Elizabeth Eyre is, factually, an elected councillor, of Worcestershire County Council. Elizabeth Eyre is Cabinet Member with Responsibility for Children and Families.
She first drifted into my social networking eye-line in a post by Mark Neary on his blog "Love, Belief and Balls" about a fine example of"carespeak" to add to his collection. Amused by the nonsense, I posted a link, as a Comment, on Andrew Sutton's blog, who has an eye for these things, too
Explaining Worecesterhsire Councty Council's proposal to charge the families of looked after children, Elizabeth Eyre allegedly had this to say, characterising the parental charge as parents being "fully involved" and a "partnership approach":
“We believe that a child’s parents should be as fully involved as possible in all aspects of the care and wellbeing of their child and this policy is about supporting that partnership approach”.
And then I promptly thought no more of this nonsense, as being little more than midsummer madness. Until this morning, on reading in The Independent:
Tory-controlled council considers radical plans to make parents pay for children in care
Worcestershire County Council's controversial plan branded 'outrageous'
According to the article, Elizabeth Eyre had more to say:
The councillor with responsibility for children and families, Elizabeth Eyre, told The Independent that “finance was not the issue and nothing has yet been decided.” Ms Eyre said the council were simply examining “options that could be put in social services’ toolkit.”
She said the council currently had “no mechanism” that could allow it to accept payments for families or extended who wanted to contribute to care costs.
The Independent explains that Worcestershire County Council, who are looking to make cuts in their budget of £90m over a four year period, have launched a consultation (another one of those words) on child care support stating that their future policy could mean “parents asked to contribute towards the cost of certain services provided for their child, provided they have the means to do so.”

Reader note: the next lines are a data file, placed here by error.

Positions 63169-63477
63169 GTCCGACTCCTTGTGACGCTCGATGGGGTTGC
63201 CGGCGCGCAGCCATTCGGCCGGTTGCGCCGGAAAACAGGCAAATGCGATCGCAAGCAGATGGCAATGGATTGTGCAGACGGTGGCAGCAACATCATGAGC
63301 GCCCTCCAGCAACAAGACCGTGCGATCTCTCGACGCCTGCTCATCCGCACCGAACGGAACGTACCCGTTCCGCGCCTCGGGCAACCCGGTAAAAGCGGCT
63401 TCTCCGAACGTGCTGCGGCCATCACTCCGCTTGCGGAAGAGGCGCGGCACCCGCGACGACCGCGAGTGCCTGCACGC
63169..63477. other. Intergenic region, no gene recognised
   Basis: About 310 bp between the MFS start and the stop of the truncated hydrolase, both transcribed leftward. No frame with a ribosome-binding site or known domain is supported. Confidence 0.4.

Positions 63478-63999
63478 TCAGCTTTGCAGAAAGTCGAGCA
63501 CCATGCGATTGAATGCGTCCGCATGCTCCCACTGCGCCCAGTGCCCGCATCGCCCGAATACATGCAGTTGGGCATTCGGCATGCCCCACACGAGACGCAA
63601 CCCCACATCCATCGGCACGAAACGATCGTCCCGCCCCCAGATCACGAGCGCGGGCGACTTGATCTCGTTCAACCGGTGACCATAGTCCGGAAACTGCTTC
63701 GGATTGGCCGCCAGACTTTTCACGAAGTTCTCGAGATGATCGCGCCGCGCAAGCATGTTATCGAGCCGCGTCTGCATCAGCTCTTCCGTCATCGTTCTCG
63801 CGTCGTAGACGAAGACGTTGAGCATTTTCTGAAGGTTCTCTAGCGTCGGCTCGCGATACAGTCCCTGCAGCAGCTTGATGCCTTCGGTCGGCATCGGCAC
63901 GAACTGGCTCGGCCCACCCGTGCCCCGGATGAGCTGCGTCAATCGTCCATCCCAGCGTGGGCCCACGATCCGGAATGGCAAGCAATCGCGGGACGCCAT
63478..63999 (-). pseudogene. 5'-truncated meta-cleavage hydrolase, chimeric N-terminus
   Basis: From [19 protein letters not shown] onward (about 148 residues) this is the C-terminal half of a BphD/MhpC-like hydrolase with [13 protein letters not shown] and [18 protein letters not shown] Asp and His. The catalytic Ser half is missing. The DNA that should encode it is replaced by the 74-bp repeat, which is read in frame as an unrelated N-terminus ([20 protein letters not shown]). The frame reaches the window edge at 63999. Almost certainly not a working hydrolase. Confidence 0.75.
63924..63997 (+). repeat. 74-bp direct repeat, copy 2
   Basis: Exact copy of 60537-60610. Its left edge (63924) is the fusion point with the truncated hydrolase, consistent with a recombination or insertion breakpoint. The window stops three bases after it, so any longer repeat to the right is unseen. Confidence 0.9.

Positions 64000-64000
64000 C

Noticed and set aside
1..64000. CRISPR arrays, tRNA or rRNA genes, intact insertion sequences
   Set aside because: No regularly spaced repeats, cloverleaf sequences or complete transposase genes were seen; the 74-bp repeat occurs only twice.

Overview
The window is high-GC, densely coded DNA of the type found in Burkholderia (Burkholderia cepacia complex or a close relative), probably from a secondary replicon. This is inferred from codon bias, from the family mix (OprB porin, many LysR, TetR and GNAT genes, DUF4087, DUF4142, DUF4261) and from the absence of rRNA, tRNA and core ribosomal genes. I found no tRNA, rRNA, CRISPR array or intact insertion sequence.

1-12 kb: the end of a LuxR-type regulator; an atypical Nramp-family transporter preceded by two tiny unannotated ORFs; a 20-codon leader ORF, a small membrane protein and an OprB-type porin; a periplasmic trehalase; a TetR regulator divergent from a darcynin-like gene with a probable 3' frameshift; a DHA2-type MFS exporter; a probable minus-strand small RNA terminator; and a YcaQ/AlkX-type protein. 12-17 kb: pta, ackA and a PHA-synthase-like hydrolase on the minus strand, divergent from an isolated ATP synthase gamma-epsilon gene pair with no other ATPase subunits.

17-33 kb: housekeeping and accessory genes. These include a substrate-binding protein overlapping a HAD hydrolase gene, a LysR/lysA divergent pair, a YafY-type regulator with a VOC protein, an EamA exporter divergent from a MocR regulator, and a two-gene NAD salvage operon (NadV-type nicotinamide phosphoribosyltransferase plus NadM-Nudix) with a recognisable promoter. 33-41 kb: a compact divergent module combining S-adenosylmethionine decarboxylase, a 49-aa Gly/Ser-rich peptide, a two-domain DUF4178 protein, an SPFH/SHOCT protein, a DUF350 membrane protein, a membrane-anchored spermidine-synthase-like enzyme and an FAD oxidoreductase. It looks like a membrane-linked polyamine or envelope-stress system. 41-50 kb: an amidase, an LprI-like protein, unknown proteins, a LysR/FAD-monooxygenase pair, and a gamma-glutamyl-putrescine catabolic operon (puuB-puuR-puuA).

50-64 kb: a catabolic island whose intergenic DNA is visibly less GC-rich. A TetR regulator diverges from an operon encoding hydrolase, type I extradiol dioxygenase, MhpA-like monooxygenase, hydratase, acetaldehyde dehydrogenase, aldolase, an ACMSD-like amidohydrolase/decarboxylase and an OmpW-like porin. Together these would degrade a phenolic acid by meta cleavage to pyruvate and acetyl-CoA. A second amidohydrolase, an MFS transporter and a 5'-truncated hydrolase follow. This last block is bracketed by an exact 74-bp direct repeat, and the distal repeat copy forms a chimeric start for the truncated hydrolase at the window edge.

Not just parents having to pay, says The Independent report, but their children as well, when they reach 16:
"Among the more radical proposals in the Worcestershire consultation, which will last till October, is the notion that outstanding charges could be shifted on to the child as they pass the age of 16. If they are deemed capable of paying, they would be expected to contribute".
Perhaps all this is a bit more than "carespeak"; more concerning, perhaps, than mere midsummer madness? And why should parents of disabled children be concerned? Because the luminaries of Worcestershire County Council would charge them, too, if, for some reason, their child should be taken into care.
Social care, according to the council, becomes necessary when a family is in crisis, their child has special needs, or there are concerns about child safety or well-being ...
If, like me, you are disturbinbgly reminded of the mad Cornish Councillor, Collin Brewer, who had an altogether simpler solution to the cost of the disabled, and you are tempted to think that such people are rare odd-balls, then you will not enjoy what some of our fellow citizens contribute by way of "Comment" beneath The Independent article. Some of the comments make the Cabinet Member with Responsibility for Children and Families of Worcestershire County Council quite liberal really.